Sunday, August 09, 2009

response from comments 

Senator Tankerbell:

What is wrong with an individual mandate, provided lower-income individuals are assisted? How could the system work, how can you try to keep down costs, if you don't require everyone to join? What is the alternative?

More importantly: why assume that modest reform would slam the door to further reform in the future? That's a big assumption.

For one thing, the individual mandate is pretty offensive at the personal liberty level: government coercing you into buying a product, a product you can't live without, from a particular vendor. This essentially amounts to a state-subsidy of the private insurance industry, which isn't incentivized to provide decent healthcare. Using coerced money to pay for public good is one thing. Using it to line the pockets of predatory institutions is another. So there's that.

Beyond the basic insanity of solving a problem created by corporations by further coercing their victims, I'm not sure why you think it reduces costs either. The Massachussetts example does not bear this out. See Trudy Lieberman's work at CJR.

This kind of thing has worked pretty well in the Netherlands, but the insco's there are so tightly regulated they're essentially public utilities, margins are low and the co's are more beholden to the state than shareholders. Obviously that sort of thing isn't on the table here.

The reason I think it will slam the door shut is that it isn't really a reform at all, it's just moving money around the same system being called a reform. Once the dust settles, we will have lot of the same problems, rising costs, underinsurance, reduced bargaining power in the workplace, but this time the line will be that we "reformed" the system.

People who want real reform now will be told to "give it a chance" and marginalized. Insco's, which would now have a captive market, will continue to rake in the cash and will be well positioned to fight any further reform attempts. Not only that, but since the dominant narrative will be that we've reformed things and its time to move on to other problems, reformers will not be able to garner the attention they'd need to resist the insco PR onslaught.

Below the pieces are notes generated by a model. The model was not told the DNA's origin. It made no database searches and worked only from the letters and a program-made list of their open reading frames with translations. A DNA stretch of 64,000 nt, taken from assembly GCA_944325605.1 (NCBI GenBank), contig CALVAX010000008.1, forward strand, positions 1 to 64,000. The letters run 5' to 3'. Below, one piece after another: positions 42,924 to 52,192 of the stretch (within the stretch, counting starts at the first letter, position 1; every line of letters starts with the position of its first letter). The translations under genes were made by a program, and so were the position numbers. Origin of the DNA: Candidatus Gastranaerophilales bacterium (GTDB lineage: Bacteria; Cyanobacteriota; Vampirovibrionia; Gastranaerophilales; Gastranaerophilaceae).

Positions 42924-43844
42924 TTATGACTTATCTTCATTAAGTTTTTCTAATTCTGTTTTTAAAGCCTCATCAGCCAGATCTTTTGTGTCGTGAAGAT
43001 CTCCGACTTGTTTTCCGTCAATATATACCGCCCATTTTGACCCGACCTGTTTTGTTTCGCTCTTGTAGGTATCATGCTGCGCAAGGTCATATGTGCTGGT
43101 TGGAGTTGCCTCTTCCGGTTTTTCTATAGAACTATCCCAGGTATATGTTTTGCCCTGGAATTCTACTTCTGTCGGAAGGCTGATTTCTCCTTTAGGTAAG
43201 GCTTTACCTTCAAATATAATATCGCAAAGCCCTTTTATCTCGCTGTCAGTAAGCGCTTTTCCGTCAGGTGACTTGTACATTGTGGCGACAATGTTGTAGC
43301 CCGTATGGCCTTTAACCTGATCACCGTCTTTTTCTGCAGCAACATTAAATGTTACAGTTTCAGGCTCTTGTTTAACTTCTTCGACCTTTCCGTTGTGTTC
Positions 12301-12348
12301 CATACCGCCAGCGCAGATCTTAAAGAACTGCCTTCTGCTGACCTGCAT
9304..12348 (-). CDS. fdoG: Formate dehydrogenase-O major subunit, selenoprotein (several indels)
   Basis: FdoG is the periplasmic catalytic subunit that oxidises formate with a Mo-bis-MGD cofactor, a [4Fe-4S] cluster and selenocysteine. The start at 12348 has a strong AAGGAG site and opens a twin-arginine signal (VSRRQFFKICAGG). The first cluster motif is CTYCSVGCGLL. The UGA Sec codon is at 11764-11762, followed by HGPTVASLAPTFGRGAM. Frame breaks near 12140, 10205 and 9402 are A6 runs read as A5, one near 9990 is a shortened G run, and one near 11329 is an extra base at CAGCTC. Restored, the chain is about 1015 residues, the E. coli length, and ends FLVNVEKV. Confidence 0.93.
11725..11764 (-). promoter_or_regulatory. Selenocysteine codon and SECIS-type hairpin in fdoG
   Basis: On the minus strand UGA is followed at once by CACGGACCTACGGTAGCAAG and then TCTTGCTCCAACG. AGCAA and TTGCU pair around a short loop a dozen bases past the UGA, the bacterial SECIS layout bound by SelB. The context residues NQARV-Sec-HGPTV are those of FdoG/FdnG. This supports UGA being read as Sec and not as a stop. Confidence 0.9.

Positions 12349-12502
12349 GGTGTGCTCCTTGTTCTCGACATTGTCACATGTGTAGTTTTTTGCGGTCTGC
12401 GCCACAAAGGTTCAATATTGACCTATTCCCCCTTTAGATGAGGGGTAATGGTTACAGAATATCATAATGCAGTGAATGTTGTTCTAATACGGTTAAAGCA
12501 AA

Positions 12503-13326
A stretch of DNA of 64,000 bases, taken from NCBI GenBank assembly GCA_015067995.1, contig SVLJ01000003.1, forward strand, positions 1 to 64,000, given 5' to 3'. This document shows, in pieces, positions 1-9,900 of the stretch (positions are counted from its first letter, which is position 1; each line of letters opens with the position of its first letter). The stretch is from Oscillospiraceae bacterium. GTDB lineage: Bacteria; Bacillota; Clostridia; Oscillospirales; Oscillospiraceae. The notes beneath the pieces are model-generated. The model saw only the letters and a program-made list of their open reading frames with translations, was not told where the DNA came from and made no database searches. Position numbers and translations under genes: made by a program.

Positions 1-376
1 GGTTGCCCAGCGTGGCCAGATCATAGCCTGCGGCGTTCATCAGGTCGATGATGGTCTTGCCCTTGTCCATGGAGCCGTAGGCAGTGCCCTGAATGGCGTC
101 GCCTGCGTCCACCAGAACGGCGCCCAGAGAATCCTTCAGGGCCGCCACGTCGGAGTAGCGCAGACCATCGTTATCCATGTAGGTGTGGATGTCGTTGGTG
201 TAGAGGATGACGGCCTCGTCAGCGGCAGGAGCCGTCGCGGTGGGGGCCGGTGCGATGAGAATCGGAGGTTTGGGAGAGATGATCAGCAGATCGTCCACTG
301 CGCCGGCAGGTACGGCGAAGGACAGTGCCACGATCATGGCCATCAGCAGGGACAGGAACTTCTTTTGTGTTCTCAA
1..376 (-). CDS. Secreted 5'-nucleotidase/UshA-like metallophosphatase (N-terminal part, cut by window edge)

What we have now is a perfect moment of crisis that is being blown because of a lack of Presidential interest and total passivity among his supporters, who are numerous and organized enough to actually change the dynamic if they so choose. But they don't. They'd rather inflate the power of their fake enemies, titillate themselves with the frisson of fear of an imminent fascism, call their opponents racist (see Krugman), and sit at home admiring their Dear Leader and congratulating themselves for having the good sense to like him. More than Obama, who is behaving as promised and as expected, they are utterly execrable and the largest impediment to progress in this country. Much more so than the moribund rump Republican party. People who laughed with bravado at the suggestion that it was "impossible" to elect a black man President, and patted themselves on the back for accomplishing the "impossible", now sit meekly discussing all kinds of impossibilities that they just can't do a thing about, when they're not out pimping the Party's "plan" that is. Pathetic. We won't get this moment again for a while, maybe decades, and it will be they who have blown it. But who cares about substance when you've got a symbol?

(sorry that's bit OT, but I really can't express enough contempt for the Obama movement on this issue. We could have actually passed 676 by now if they weren't so busy trying to redefine "obsequious" for the 21st century. And if you don't believe that, I can guarantee that a good fight for 676 would have gotten us a better compromise than starting the negotiation with your maximal position being "I'd like the Insco broom handle further up my ass, please.")

Lastly, Cohn's Waxman reform expansion example is inapt. Insco's dont' care about expanding Medicaid because they won't give policies to those people anyway. If someone like Waxman tried to expand coverage for people with indiv. mandates the Insco's would freak out and block it. And even if they lost, they'd find ways around it, technicalities, loopholes on the back end. Or they'd wait until the Waxman's of the world have moved on and then get some hired hack to gut the expansion. Their job is to not pay for healthcare. As long as they exist, they will do their job.


Al Schumann puts it well:

Differing realities... with a difference! One of them is real, and appears in the Black Agenda Report. The other is post modern rabbit hole stuff, chasing the ghosts of the shadows of a meliorism that was never seriously considered, and it appears (where else?) in the New York Times.

He also links to this Business Week article which tells you pretty much everything you need to know about the "reform":

The industry has already accomplished its main goal of at least curbing, and maybe blocking altogether, any new publicly administered insurance program that could grab market share from the corporations that dominate the business. UnitedHealth has distinguished itself by more deftly and aggressively feeding sophisticated pricing and actuarial data to information-starved congressional staff members. With its rivals, the carrier has also achieved a secondary aim of constraining the new benefits that will become available to tens of millions of people who are currently uninsured. That will make the new customers more lucrative to the industry.


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